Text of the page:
first if present.  Figure 3 shows a sample section content.

                    +--------------------------------+
                    |                                |
                    |                                |
                    |      Standard Subsection       |
                    |                                |
                    +--------------------------------+
                    +--------------------------------+
                    |         Vendor-1 Marker        |
                    +--------------------------------+
                    +--------------------------------+
                    |       Vendor-1 Subsection      |
                    |                                |
                    |                                |
                    |                                |
                    |                                |
                    |                                |
                    +--------------------------------+
                    +--------------------------------+
                    |         Vendor-2 Marker        |
                    +--------------------------------+
                    +--------------------------------+
                    |       Vendor-2 Subsection      |
                    |                                |
                    |                                |
                    |                                |

Eckert, et al.          Expires January 10, 2014                [Page 9]
Internet-Draft           Flow Metadata Encoding                July 2013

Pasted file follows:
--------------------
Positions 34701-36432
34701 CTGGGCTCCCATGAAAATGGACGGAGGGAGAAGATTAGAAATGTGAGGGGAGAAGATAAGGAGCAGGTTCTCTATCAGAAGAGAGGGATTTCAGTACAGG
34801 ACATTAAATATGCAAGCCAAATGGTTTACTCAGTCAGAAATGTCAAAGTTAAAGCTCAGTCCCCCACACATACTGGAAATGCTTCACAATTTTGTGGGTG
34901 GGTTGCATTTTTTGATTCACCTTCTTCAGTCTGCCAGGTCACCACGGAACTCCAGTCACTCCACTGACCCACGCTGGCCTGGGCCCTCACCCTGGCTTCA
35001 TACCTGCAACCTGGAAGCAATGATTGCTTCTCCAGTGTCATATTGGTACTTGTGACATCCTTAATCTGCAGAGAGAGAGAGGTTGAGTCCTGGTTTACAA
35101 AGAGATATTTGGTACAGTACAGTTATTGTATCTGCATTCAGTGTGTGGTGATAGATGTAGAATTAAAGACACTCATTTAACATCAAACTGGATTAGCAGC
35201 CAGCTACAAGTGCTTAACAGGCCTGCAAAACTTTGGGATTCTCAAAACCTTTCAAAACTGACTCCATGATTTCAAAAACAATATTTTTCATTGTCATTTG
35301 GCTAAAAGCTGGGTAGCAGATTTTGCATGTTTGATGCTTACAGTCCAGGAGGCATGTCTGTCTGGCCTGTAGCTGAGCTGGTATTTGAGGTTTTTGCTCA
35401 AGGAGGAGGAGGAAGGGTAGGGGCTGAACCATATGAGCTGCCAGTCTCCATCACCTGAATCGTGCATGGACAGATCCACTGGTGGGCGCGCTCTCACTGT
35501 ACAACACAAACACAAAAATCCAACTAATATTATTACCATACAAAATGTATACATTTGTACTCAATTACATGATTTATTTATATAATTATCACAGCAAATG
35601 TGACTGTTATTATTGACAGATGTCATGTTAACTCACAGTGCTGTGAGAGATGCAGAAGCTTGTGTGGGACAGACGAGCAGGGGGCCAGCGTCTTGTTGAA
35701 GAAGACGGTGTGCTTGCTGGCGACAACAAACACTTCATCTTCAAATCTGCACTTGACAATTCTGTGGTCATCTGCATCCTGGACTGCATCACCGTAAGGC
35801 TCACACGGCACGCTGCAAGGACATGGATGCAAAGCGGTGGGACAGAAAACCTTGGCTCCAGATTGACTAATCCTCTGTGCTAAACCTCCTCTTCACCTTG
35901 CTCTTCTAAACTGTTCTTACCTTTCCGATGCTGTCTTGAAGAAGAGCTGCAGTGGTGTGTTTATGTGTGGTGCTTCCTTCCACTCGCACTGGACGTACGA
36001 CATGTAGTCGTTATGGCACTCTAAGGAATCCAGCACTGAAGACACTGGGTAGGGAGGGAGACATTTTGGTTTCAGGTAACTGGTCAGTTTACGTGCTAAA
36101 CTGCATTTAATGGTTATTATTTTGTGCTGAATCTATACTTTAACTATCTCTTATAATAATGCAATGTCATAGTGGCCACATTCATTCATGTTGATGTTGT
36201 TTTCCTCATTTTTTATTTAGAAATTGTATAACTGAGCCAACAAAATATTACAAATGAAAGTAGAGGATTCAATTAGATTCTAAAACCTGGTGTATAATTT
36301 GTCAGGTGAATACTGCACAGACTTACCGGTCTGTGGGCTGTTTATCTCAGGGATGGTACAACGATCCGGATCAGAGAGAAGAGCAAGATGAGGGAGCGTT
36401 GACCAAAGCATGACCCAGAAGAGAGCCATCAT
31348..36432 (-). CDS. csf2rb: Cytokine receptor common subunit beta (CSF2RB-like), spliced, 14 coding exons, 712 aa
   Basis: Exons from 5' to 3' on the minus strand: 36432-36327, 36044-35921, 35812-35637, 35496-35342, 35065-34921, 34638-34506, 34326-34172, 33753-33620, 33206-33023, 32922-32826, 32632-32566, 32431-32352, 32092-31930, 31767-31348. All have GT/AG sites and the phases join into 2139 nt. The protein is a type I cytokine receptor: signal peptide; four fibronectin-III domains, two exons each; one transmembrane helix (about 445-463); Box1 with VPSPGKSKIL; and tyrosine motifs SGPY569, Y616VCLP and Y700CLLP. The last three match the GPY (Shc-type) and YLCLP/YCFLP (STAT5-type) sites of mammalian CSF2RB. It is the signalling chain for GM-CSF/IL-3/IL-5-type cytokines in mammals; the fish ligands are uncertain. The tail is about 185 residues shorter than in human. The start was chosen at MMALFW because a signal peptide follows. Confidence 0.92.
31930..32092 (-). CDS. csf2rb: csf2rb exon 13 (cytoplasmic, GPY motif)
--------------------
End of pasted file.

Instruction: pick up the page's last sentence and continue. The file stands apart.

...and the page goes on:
|                                |
                    |                                |
                    +--------------------------------+

                      Figure 3: Encoding subsections

3.1.4.  Upstream and Downstream Blocks

   A subsection MUST contain at least one upstream or downstream block.
   A subsection contains at most one upstream block and at most one
   downstream block.  Upstream and downstream blocks are composed of
   metadata tags, with each tag specifying a flow characteristic.  If
   the upstream and downstream blocks are both present, the upstream
   block MUST come first.

                    +--------------------------------+
                    |          Upstream block        |
                    | +------------+  +------------+ |
                    | |  MD tag    |  |  MD tag    | |
                    | +------------+  +------------+ |
                    +--------------------------------+
                    +--------------------------------+
                    |        Downstream block        |
                    | +------------+  +------------+ |
                    | |  MD tag    |  |  MD tag    | |
                    | +------------+  +------------+ |
                    +--------------------------------+

             Figure 4: Encoding upstream and downstream blocks

3.1.5.  Complete Encoding Example

   Figure 5 shows a complete example combining the application and
   network sections together with their standard and vendor sub-
   sections.  The tags appearing in a standard and in a vendor sub-
   section are managed by separate registries.  See
   [I-D.eckert-intarea-flow-metadata-framework] for a full coverage of
   the information model and how the registries are handled.

                 +--------------------------------+
                 |         Security Token         |
                 +--------------------------------+
                 +--------------------------------+ ^  ^
                 |          Upstream block        | |  |A